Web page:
Despite the vibrant farming community and local food movement in Maine, Abby Sadauckas, farmer and co-owner (with her fiancé, Jake) of Apple Creek Farm, an organic and grass-based livestock farm in Bowdoinham, Maine, admits that “society in general doesn’t pay the true cost of food. As farmers we market direct to consumers so we’re always in the position of educating the public about what it costs to produce it. Simultaneously, we genuinely want to feed people.” When considered from Sadauckas’ perspective, farmers are “constantly trying to reconcile these dualities—and that’s a tiring process.” 


To fully understand any disparity, you have to start at the beginning. For Michael Rosmann, PhD, an Iowa farmer, psychologist, and one of the nation’s leading farmer behavioral experts, the beginning started with a look at territoriality. While taking some undergraduate courses in animal ethology at the University of Colorado, Rosmann learned about how animals secure territories in which to reproduce their species by marking their land with urine, for example. Although we’re more likely to mark our territory with things such as fences, legal documents, or a name tag outside of our cubicle, Rosmann’s research has led him to believe that humans also instinctually seek territories in which to reproduce, an ancient means of survival.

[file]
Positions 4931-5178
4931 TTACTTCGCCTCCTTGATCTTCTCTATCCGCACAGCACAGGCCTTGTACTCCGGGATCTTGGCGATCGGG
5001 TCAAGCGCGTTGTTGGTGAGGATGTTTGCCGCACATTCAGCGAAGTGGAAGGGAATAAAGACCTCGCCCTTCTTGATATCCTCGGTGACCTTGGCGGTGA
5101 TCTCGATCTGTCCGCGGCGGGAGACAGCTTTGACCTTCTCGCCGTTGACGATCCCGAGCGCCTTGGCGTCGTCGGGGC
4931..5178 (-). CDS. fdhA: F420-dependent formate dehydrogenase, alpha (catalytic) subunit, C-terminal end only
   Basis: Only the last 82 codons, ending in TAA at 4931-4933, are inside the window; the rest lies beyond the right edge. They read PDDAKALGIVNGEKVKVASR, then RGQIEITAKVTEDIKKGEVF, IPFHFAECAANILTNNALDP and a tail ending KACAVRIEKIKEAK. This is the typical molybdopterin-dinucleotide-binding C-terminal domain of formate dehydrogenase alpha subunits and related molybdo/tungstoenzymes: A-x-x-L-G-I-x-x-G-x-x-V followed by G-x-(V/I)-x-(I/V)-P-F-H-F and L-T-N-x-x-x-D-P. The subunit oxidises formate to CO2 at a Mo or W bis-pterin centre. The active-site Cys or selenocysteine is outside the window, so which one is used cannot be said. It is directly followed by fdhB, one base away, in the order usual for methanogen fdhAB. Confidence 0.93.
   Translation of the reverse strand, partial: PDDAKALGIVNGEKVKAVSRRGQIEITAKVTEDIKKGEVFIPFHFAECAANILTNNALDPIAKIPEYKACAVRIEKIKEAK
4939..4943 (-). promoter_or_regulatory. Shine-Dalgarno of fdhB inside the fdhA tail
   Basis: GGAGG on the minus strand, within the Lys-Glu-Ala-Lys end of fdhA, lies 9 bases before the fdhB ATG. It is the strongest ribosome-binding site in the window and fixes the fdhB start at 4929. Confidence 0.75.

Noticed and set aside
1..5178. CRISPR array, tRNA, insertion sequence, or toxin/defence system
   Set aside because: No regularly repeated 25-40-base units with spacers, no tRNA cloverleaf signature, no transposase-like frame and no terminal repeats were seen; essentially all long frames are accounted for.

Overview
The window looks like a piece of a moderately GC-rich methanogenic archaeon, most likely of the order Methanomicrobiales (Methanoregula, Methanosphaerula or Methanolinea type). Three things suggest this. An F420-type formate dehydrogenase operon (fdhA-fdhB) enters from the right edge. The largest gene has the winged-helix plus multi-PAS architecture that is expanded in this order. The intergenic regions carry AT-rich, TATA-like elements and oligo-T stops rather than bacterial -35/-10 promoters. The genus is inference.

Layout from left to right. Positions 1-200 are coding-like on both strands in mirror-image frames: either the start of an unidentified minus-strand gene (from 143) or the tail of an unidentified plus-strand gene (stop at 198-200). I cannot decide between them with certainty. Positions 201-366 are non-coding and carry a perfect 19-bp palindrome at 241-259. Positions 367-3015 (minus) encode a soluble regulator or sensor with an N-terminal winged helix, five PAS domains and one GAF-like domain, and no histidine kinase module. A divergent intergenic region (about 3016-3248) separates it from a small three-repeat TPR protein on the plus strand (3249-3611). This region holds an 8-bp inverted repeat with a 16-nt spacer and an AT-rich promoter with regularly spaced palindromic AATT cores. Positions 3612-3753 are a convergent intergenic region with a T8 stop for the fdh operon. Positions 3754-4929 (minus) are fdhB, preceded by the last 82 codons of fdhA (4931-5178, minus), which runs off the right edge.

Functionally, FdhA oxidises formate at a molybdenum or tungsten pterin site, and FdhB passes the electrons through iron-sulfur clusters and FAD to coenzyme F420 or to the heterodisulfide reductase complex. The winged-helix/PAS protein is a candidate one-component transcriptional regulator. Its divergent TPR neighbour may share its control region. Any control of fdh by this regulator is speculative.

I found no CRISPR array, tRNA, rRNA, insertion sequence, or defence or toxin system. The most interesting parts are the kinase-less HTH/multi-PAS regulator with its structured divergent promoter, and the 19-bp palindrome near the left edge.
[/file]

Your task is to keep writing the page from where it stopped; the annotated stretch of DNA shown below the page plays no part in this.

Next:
“Originally humans were hunter-gatherers, following the animals around and shifting territories frequently to survive,” says Rosmann. “But agriculture made it possible to stay in one place because you could produce enough food to store it to get through lean times.” 


As history tells it, many people had to leave Africa because the best territories were already filled with people there, forcing others to spread across Asia and Europe.


“Being able to stay in one place gave tremendous survival advantages to the human species and allowed our population to expand very rapidly,” says Rosmann.


He found that human genetics also favors the establishment of territories for the purpose of life-sustaining agriculture, “an instinct that has supported Charles Darwin’s survival of the fittest theory for thousands and thousands of years.”